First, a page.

Tag Archives: Film Forum

42 St. 42 Years Ago: SHAFT Revisited

30 Aug

Today, August 30, 2013, is the 42nd anniversary of my first trip to a 42nd Street movie theater (on August 30, 1971). I’ve amassed quite a bit of material related to that trip, so it seemed like a good opportunity to commemorate it. I’ve managed to re-watch both films seen on that trip and I’ve been in touch with both friends who accompanied me that day. The film that drew us was SHAFT, directed by Gordon Parks and starring Richard Roundtree as a black private eye with an office in Times Square, an apartment in Greenwich Village, and a client in Harlem, locations that marked three of the major centers of street life in New York in the early 1970s. The second feature chosen to play with it was, oddly enough, a low-budget black-and-white science fiction film made in 1956 called IT CONQUERED THE WORLD, a title that had already played on television regularly by this point. The film was directed by Roger Corman and the stars were Peter Graves, Beverly Garland and Lee Van Cleef. I suspect it was Van Cleef’s presence in the cast that gave it some cachet, since Van Cleef had become popular among 42nd Street audiences thanks to the steady stream of Italian westerns he’d made after reviving his career with appearances in two of the movies making up Sergio Leone’s “Dollars” trilogy: FOR A FEW DOLLARS MORE and THE GOOD, THE BAD AND THE UGLY. Van Cleef’s name was prominently displayed on the theater marquee as this shot from the time shows:

The theater was the Lyric, situated in the middle of a row of six theaters on the north side of 42nd Street between 7th and 8th Avenues, the famous “Deuce” of New York legend. SHAFT had opened in New York on July 2 at the DeMille Theater on Broadway and 47th Street, but I don’t know at what point in its run it started playing at the Lyric. The marquee in that picture says “Held Over 4th Big Week,” but I couldn’t say whether that was in July, August or September.

Continue reading

Universal Pictures: 100 years of movies, 20 years of genre classics

14 Jul

Film Forum in Manhattan started a series yesterday (Friday, July 13) celebrating 100 years of Universal Pictures, beginning with a double bill of FRANKENSTEIN and DRACULA, both 1931. They’re running 72 films, 60 of which I’ve seen already, and the schedule includes many, if not most of the best films the studio is famous for. To a younger generation of budding movie buffs in the New York area, this will be a rare opportunity to see many genuine classics on the big screen. (It’s also a rare opportunity to see them at all, outside of Turner Classic Movies and the ones that are available on DVD.)

35 years ago, I had a similar opportunity. In 1977, the Museum of Modern Art ran a 65th anniversary retrospective of Universal Pictures, which offered a much more comprehensive program consisting of 325 films, extending from 1912 to a “to be announced” showing of a 1978 release. In looking over the MOMA program, I count 162 films that I’ve seen among its offerings, most in the 35 years since. The MOMA series, curated by Adrienne Mancia and Larry Kardish, was designed to showcase a wide representative sampling of the studio output and not just the “agreed-upon” classics. 53 films in the Film Forum program also ran at MOMA.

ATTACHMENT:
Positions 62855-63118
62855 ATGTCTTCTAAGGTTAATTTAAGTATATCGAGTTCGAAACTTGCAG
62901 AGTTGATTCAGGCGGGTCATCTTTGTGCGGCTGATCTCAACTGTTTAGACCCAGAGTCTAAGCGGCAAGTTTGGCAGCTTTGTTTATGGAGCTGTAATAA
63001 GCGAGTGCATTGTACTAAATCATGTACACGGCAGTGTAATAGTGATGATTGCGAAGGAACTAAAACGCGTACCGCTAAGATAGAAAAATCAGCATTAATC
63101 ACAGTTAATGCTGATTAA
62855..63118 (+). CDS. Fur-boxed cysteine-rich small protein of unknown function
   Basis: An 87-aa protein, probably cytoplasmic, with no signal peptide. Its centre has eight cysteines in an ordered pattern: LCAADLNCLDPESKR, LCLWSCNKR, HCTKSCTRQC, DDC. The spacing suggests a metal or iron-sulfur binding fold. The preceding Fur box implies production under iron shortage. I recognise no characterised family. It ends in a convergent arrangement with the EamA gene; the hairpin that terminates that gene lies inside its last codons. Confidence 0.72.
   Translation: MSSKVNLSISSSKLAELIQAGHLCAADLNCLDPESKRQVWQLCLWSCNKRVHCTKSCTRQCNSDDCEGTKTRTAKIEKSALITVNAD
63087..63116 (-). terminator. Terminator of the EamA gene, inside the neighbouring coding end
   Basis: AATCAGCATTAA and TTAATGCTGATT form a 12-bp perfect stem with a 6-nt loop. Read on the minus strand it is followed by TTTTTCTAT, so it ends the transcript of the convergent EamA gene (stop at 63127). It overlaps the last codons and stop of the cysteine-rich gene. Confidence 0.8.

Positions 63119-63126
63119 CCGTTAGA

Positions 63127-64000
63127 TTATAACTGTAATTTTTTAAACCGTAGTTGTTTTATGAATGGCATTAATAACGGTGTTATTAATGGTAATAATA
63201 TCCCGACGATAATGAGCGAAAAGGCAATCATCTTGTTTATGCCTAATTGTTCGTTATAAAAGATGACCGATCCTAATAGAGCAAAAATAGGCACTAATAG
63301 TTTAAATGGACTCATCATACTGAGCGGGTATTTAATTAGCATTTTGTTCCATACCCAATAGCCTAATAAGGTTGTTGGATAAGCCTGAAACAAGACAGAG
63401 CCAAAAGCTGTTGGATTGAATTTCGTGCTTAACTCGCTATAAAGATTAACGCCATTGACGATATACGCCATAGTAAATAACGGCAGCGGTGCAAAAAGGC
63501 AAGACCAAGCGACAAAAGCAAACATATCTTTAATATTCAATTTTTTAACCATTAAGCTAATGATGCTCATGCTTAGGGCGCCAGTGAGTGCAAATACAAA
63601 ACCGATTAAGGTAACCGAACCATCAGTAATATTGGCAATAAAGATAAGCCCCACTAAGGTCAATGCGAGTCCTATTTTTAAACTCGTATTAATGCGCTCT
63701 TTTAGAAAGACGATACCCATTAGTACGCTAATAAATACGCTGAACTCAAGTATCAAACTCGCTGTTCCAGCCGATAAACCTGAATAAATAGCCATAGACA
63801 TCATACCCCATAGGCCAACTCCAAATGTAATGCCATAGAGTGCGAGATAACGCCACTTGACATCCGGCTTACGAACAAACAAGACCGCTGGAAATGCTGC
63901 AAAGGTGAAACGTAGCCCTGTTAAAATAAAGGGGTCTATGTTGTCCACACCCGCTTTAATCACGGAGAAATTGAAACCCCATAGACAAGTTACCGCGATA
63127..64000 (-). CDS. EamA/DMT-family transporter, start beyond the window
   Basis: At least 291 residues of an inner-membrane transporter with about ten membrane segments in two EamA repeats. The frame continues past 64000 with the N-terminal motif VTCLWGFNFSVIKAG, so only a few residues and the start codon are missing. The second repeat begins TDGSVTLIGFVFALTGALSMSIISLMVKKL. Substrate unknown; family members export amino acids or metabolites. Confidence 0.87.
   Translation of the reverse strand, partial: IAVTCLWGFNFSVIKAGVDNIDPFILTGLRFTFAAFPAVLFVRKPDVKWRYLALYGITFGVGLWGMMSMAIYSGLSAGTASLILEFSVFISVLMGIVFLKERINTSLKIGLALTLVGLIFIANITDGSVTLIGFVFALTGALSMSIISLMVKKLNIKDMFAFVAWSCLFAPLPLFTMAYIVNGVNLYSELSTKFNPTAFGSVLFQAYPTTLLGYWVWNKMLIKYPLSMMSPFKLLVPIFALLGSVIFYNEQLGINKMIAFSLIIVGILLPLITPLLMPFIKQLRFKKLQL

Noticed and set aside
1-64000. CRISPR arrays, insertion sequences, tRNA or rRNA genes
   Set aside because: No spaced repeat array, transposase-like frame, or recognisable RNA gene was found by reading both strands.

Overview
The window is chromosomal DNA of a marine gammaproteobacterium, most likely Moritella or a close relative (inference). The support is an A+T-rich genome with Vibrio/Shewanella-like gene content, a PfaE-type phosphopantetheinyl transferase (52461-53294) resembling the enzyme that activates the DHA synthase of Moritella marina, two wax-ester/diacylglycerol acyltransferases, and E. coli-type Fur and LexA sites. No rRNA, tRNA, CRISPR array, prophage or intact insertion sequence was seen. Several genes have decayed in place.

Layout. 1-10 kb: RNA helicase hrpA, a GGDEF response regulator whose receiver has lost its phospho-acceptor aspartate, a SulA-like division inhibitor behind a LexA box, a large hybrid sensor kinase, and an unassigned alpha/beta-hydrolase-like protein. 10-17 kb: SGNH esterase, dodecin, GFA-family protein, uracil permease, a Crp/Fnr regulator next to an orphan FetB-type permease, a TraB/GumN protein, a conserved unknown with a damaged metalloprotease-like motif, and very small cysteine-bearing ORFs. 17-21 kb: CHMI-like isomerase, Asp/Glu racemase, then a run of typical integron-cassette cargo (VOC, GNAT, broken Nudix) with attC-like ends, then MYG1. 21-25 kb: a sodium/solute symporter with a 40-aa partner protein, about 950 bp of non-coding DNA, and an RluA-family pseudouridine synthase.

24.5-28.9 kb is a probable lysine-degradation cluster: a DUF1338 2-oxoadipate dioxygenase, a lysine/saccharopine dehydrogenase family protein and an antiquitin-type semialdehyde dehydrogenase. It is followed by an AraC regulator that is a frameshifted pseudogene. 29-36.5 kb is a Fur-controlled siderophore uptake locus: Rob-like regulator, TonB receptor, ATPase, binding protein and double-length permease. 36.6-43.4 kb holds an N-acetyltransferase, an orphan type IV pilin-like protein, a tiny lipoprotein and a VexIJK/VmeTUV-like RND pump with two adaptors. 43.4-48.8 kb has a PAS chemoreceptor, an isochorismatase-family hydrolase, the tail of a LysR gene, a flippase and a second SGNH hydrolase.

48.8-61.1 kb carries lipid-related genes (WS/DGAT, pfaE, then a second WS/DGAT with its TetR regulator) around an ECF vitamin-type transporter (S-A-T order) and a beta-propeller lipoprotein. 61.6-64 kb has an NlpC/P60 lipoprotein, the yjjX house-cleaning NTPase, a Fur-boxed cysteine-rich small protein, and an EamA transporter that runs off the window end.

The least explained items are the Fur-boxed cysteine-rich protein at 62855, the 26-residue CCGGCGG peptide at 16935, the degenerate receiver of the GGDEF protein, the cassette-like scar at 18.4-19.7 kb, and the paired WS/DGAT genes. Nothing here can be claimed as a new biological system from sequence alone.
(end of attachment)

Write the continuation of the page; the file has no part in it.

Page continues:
Continue reading

THE PRICE OF POWER: Italian western about a presidential assassination

23 Jun

I first heard about THE PRICE OF POWER (1969) at a table selling videotapes of Italian genre films at a Chiller Theater convention some 30 years after the film’s release. It was described as an Italian western that was a thinly disguised allegory about the Kennedy assassination with Van Johnson as President James A. Garfield (who was himself assassinated). I didn’t purchase it at the time even though it sounded right up my alley. (I think I might have already reached my limit of purchases at that convention.)

Long story short: I didn’t see the film until last Sunday, June 17, when it played at the Film Forum in Manhattan as part of their Spaghetti Western series. The film was shown in Italian with English subtitles, which I found pretty jarring, especially since Van Johnson and a couple of other actors are clearly mouthing their lines in English. Like most Italian films, the entire thing was post-dubbed. I would have preferred an English dub, which is how I’ve experienced pretty much all other Italian westerns I’ve seen. (Given the international makeup of so many of the casts involved in these films—Italian, Spanish, French, German, American, etc.—I find it difficult to consider Italian the original language for such films .)

Continue reading